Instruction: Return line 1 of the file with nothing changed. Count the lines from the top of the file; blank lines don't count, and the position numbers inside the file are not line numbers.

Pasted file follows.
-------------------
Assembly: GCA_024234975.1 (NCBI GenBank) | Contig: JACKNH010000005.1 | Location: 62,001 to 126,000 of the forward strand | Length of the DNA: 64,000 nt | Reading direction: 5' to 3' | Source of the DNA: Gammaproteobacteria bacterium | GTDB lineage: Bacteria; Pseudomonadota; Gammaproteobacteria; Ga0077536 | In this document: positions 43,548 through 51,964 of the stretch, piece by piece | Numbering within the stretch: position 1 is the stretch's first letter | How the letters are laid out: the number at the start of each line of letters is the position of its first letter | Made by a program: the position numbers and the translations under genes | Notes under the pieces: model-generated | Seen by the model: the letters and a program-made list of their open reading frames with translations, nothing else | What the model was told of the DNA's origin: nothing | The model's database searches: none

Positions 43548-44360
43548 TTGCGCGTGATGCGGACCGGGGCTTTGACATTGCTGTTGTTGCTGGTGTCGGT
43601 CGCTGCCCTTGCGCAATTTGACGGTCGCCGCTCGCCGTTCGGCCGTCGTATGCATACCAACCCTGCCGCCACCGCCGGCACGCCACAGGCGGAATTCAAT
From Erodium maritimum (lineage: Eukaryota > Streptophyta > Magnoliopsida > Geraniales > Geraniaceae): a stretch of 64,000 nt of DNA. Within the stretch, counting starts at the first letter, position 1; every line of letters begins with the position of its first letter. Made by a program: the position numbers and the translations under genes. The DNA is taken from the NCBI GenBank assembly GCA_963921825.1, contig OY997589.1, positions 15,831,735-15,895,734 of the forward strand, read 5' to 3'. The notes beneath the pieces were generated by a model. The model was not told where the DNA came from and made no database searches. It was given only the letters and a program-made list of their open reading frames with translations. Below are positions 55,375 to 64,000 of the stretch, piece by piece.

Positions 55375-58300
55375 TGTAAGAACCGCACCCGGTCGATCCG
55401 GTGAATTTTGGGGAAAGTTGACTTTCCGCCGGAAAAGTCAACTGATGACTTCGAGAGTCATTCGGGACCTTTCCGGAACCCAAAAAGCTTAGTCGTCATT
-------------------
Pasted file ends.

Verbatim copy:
Assembly: GCA_024234975.1 (NCBI GenBank) | Contig: JACKNH010000005.1 | Location: 62,001 to 126,000 of the forward strand | Length of the DNA: 64,000 nt | Reading direction: 5' to 3' | Source of the DNA: Gammaproteobacteria bacterium | GTDB lineage: Bacteria; Pseudomonadota; Gammaproteobacteria; Ga0077536 | In this document: positions 43,548 through 51,964 of the stretch, piece by piece | Numbering within the stretch: position 1 is the stretch's first letter | How the letters are laid out: the number at the start of each line of letters is the position of its first letter | Made by a program: the position numbers and the translations under genes | Notes under the pieces: model-generated | Seen by the model: the letters and a program-made list of their open reading frames with translations, nothing else | What the model was told of the DNA's origin: nothing | The model's database searches: none